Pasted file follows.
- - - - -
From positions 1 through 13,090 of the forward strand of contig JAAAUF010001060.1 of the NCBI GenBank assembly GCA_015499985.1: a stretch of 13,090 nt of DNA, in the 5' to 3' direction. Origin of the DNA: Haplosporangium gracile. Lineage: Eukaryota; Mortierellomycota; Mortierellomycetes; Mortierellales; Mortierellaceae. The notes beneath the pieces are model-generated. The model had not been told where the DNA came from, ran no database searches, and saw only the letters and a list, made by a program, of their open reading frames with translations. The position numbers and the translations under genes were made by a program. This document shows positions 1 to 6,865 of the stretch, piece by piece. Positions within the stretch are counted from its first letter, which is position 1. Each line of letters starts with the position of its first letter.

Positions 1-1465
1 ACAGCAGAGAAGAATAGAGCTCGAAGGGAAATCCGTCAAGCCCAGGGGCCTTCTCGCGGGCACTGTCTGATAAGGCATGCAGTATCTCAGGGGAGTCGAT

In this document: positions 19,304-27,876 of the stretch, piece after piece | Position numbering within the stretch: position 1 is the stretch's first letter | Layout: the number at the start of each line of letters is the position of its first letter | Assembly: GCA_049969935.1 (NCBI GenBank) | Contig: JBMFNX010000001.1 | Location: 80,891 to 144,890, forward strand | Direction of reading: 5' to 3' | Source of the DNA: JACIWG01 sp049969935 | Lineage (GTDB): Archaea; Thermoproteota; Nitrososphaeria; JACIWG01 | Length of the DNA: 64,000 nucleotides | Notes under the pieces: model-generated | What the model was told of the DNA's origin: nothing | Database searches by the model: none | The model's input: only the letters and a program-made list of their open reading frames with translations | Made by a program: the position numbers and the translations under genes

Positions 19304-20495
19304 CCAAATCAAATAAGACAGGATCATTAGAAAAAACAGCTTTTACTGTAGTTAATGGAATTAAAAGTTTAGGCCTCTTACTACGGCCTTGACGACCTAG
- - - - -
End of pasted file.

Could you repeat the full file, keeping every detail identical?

From positions 1 through 13,090 of the forward strand of contig JAAAUF010001060.1 of the NCBI GenBank assembly GCA_015499985.1: a stretch of 13,090 nt of DNA, in the 5' to 3' direction. Origin of the DNA: Haplosporangium gracile. Lineage: Eukaryota; Mortierellomycota; Mortierellomycetes; Mortierellales; Mortierellaceae. The notes beneath the pieces are model-generated. The model had not been told where the DNA came from, ran no database searches, and saw only the letters and a list, made by a program, of their open reading frames with translations. The position numbers and the translations under genes were made by a program. This document shows positions 1 to 6,865 of the stretch, piece by piece. Positions within the stretch are counted from its first letter, which is position 1. Each line of letters starts with the position of its first letter.

Positions 1-1465
1 ACAGCAGAGAAGAATAGAGCTCGAAGGGAAATCCGTCAAGCCCAGGGGCCTTCTCGCGGGCACTGTCTGATAAGGCATGCAGTATCTCAGGGGAGTCGAT

In this document: positions 19,304-27,876 of the stretch, piece after piece | Position numbering within the stretch: position 1 is the stretch's first letter | Layout: the number at the start of each line of letters is the position of its first letter | Assembly: GCA_049969935.1 (NCBI GenBank) | Contig: JBMFNX010000001.1 | Location: 80,891 to 144,890, forward strand | Direction of reading: 5' to 3' | Source of the DNA: JACIWG01 sp049969935 | Lineage (GTDB): Archaea; Thermoproteota; Nitrososphaeria; JACIWG01 | Length of the DNA: 64,000 nucleotides | Notes under the pieces: model-generated | What the model was told of the DNA's origin: nothing | Database searches by the model: none | The model's input: only the letters and a program-made list of their open reading frames with translations | Made by a program: the position numbers and the translations under genes

Positions 19304-20495
19304 CCAAATCAAATAAGACAGGATCATTAGAAAAAACAGCTTTTACTGTAGTTAATGGAATTAAAAGTTTAGGCCTCTTACTACGGCCTTGACGACCTAG